Combinations With Other Technologies

Combination infrared and bipolar radiofrequency.

A device that combines 700- to 2000-nm infrared (IR) and bipolar RF energies (ReFirme ST Applicator, Syneron Medical Ltd.) has been evaluated for the treatment of facial laxity in Asian patients.54 In this prospective study, 19 patients (skin types III to V) with skin laxity and periorbital rhytids were given 3 full-face nonablative treatments at 3-week intervals with the combined IR-RF device. Clinical end points were skin tightening and edema and anesthesia was not used. Standardized photographs were obtained with the Canfield Visia CR system (Canfield Scientific, Inc., Fairfield, NJ) before treatment and serially for 3 months after the final treatment.

All subjects completed the study. At 3 months, the authors observed mild improvement in skin laxity in the mid and lower face. Statistically significant improvement was found (by blinded assessors) in the cheek, jowl, and nasolabial folds. Patients reported high overall satisfaction, with 89.5% achieving moderate to significant improvement in skin laxity of the cheek, jowl, periorbital area, and upper neck. Subjective improvement in skin laxity was noticed in all patients after the initial treatment session. Most patients experienced mild pain, and only 3 patients reported moderate pain. Temporary erythema occurred after all treatments, and 3 patients had edema that disappeared within 24 hours. Superficial crusting was the primary side effect.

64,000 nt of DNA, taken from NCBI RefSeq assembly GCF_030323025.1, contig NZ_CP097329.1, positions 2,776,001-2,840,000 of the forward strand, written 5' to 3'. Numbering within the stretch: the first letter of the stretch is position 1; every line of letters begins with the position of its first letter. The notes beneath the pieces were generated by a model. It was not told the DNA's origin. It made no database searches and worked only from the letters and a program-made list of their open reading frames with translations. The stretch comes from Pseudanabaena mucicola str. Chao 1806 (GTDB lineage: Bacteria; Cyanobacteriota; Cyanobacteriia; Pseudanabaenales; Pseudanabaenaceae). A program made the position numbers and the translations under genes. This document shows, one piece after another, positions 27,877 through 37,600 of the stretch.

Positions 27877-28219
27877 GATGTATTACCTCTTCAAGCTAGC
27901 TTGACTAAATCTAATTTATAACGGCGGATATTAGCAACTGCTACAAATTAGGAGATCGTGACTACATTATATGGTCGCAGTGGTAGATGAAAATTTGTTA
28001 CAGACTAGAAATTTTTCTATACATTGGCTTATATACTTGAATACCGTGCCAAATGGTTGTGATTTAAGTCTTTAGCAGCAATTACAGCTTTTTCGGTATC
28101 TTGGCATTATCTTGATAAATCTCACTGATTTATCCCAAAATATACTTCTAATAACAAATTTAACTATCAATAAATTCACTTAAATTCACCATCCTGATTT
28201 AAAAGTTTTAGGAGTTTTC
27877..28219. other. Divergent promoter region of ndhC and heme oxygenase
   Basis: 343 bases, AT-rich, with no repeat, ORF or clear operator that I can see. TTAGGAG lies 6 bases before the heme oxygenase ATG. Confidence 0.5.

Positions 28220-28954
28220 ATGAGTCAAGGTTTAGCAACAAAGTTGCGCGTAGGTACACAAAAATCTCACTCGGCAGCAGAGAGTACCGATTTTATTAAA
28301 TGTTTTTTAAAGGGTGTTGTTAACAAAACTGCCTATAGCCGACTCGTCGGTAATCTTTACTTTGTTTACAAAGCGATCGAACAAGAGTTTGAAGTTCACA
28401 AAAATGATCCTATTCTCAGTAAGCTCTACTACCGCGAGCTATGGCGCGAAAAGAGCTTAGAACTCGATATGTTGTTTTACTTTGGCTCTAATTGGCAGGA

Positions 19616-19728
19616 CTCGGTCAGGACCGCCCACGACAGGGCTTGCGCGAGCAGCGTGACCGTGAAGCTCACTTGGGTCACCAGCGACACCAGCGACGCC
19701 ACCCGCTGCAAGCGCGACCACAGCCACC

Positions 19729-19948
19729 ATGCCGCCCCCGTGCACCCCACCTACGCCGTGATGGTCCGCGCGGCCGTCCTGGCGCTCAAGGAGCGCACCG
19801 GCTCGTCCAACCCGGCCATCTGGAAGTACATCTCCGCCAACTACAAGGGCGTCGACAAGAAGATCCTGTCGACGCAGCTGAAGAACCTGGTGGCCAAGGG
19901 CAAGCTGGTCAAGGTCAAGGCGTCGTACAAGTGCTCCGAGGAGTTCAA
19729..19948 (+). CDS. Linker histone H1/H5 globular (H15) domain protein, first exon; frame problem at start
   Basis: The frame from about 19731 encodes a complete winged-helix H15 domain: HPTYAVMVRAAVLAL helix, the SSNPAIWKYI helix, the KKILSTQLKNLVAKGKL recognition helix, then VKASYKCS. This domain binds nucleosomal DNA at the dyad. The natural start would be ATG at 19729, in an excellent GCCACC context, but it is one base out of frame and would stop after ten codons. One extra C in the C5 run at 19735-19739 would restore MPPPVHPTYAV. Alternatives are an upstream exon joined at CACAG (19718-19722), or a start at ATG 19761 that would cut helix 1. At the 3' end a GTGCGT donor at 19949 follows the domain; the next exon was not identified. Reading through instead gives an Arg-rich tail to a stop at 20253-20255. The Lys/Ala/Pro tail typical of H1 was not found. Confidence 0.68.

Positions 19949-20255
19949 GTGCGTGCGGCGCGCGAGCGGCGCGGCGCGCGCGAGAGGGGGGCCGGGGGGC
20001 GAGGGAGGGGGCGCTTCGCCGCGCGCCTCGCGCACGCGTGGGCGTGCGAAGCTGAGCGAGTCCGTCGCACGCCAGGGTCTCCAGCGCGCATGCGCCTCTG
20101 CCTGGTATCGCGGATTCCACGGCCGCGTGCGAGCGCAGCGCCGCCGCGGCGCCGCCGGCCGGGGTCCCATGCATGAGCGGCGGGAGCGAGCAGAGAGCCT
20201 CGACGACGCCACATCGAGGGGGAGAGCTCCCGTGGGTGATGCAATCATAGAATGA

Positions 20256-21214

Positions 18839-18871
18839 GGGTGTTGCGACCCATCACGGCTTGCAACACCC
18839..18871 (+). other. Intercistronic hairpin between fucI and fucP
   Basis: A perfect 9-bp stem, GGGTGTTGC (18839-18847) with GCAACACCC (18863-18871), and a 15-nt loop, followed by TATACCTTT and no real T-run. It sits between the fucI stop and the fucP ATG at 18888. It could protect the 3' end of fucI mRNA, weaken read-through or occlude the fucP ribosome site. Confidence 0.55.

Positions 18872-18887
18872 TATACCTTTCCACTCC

The results of this study suggest that the combined IR and RF energy device achieves clinical improvement in skin laxity and rhytids at 10 J/cm2 optical fluence, which is lower than the 32- to 40-J/cm2 fluences used by Doshi and Alster46 and the 30- to 50-J/cm2 fluences used by Sadick and Trelles47 with the Polaris WR system. Yu et al54speculate that the IR energy, because it is absorbed by water and possibly collagen, has a more direct dermal heating effect than the 900-nm diode energy, which is absorbed by hemoglobin, thus heating the dermis only indirectly.